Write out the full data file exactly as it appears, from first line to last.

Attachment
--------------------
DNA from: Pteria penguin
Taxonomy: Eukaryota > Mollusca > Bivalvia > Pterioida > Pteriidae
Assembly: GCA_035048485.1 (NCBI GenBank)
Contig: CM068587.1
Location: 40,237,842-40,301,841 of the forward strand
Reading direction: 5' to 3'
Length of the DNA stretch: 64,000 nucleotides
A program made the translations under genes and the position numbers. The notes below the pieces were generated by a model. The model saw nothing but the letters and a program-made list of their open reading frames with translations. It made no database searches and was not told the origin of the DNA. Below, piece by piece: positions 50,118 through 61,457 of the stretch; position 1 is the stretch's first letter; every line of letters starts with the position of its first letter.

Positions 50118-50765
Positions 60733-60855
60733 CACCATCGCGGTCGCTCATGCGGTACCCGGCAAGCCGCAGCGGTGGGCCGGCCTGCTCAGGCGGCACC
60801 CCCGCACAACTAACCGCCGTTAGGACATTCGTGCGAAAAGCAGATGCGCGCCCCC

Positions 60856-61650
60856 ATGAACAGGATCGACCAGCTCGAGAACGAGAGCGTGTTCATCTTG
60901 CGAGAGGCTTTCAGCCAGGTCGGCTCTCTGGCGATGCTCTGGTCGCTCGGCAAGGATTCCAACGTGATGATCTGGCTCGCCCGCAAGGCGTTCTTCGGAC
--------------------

DNA from: Pteria penguin
Taxonomy: Eukaryota > Mollusca > Bivalvia > Pterioida > Pteriidae
Assembly: GCA_035048485.1 (NCBI GenBank)
Contig: CM068587.1
Location: 40,237,842-40,301,841 of the forward strand
Reading direction: 5' to 3'
Length of the DNA stretch: 64,000 nucleotides
A program made the translations under genes and the position numbers. The notes below the pieces were generated by a model. The model saw nothing but the letters and a program-made list of their open reading frames with translations. It made no database searches and was not told the origin of the DNA. Below, piece by piece: positions 50,118 through 61,457 of the stretch; position 1 is the stretch's first letter; every line of letters starts with the position of its first letter.

Positions 50118-50765
Positions 60733-60855
60733 CACCATCGCGGTCGCTCATGCGGTACCCGGCAAGCCGCAGCGGTGGGCCGGCCTGCTCAGGCGGCACC
60801 CCCGCACAACTAACCGCCGTTAGGACATTCGTGCGAAAAGCAGATGCGCGCCCCC

Positions 60856-61650
60856 ATGAACAGGATCGACCAGCTCGAGAACGAGAGCGTGTTCATCTTG
60901 CGAGAGGCTTTCAGCCAGGTCGGCTCTCTGGCGATGCTCTGGTCGCTCGGCAAGGATTCCAACGTGATGATCTGGCTCGCCCGCAAGGCGTTCTTCGGAC